2016-2017 Global Change Fellow
Where are they now?
Jessica is a Research Assistant at the USDA APHIS Plant Epidemiology and Risk Analysis Laboratory.
Statement of purpose:
Plant-pollinator interactions are at the forefront of ecological concern under global change pressures including climate and land-use change. Urbanization is one form of land-use change that is rapidly expanding worldwide, affecting resource availability, landscape permeability and creating microclimates in urban habitats. In some cases, urban habitats support diverse bee pollinator communities. Yet it is uncertain how these habitats may play a role in bee conservation.
Description of research:
My research aligns with both the CSC’s Theme 2: Land Use and Land-Cover Change Projections and Theme 4: Ecological Research Modeling. Using an integrated approach, I explore the phenomenon of increased bee abundance in urban habitats. Local urbanization may increase habitat patch temperatures or resource availability, recruiting pollinators to urban habitats that may or may not support them throughout their life cycles. To understand these effects, I will identify plant and bee community interactions across the mosaic urban landscape of the Raleigh-Durham metropolitan area and use an experimental approach to understand bee life cycle success in urban and rural habitats. Finally, I will use genetic information and GIS software to map bee gene flow and urban habitat patch dynamics and identify landscape barriers to dispersal and migration. With this information it is possible to develop models of how bees and plants may respond to increased urbanization. By understanding how bees exploit urban landscapes, we can create strategies that promote conservation of pollinators, plants, and their interactions.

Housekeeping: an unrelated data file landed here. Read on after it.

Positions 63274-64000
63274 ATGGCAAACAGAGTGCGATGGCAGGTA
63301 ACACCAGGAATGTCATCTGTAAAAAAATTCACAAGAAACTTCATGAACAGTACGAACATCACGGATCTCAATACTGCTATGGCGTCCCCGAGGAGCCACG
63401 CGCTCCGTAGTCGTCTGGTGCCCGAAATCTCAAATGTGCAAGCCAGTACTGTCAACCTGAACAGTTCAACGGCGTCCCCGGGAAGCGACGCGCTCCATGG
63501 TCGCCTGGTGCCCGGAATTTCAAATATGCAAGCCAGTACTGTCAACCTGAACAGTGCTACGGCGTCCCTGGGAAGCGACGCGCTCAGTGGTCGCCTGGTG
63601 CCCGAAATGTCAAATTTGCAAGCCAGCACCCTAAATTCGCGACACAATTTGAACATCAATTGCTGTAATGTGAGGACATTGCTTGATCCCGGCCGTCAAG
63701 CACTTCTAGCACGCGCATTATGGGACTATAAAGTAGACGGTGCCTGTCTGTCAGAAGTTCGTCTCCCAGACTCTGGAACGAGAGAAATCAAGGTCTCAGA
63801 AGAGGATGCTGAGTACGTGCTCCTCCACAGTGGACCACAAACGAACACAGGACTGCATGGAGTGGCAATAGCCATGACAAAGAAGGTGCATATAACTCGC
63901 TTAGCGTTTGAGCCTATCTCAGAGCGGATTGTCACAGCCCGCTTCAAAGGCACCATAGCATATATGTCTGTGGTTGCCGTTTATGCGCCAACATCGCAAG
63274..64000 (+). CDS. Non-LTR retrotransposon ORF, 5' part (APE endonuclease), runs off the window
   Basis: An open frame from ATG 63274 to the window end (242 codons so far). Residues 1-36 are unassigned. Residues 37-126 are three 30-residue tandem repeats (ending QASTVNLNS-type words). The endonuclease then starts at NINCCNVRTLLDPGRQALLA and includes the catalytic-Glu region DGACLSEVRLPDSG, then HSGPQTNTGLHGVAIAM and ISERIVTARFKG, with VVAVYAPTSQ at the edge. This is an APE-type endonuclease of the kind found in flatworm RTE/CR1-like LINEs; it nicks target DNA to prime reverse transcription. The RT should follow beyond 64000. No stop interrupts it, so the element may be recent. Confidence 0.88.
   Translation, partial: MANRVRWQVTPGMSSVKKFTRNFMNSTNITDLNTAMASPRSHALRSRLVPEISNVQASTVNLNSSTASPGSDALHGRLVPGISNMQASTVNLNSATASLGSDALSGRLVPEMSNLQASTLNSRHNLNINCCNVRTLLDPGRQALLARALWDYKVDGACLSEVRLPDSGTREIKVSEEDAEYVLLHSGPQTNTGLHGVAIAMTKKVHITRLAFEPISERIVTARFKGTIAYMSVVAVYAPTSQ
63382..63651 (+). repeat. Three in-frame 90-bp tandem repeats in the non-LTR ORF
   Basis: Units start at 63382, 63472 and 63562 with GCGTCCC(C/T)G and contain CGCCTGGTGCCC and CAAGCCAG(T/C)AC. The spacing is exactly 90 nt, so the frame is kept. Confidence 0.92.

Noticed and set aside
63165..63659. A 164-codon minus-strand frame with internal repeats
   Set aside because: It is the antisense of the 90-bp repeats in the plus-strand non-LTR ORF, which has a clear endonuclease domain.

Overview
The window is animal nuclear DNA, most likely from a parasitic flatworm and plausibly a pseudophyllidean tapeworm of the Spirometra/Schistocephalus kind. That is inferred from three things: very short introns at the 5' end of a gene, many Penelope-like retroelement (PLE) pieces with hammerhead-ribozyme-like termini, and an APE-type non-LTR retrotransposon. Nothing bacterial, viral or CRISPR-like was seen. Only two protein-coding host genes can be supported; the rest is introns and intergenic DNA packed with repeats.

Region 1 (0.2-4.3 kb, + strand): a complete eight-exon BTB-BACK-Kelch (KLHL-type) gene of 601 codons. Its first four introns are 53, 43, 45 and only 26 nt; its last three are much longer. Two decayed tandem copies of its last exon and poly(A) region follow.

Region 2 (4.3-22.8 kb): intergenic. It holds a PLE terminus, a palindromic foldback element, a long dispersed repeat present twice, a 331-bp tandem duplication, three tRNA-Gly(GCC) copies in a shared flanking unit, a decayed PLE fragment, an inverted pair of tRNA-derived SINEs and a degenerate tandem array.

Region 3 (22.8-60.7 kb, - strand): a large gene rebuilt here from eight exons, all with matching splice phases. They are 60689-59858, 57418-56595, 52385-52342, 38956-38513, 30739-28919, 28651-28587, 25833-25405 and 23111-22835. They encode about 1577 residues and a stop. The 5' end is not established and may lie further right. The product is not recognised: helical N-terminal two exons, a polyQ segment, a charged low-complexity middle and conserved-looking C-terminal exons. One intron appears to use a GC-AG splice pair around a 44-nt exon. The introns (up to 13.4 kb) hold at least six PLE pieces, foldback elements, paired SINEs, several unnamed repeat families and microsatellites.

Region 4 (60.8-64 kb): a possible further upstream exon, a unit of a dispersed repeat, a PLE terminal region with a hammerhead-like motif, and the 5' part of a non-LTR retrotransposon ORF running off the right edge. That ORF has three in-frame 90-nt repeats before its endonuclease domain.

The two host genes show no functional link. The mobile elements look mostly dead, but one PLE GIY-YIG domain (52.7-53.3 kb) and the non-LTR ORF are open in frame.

View a video developed by Jessica describing her research as a Global Change Fellow:
Jessica Kettenbach, PhD student in Applied Ecology, Bees in Urban Habitats and Climate Change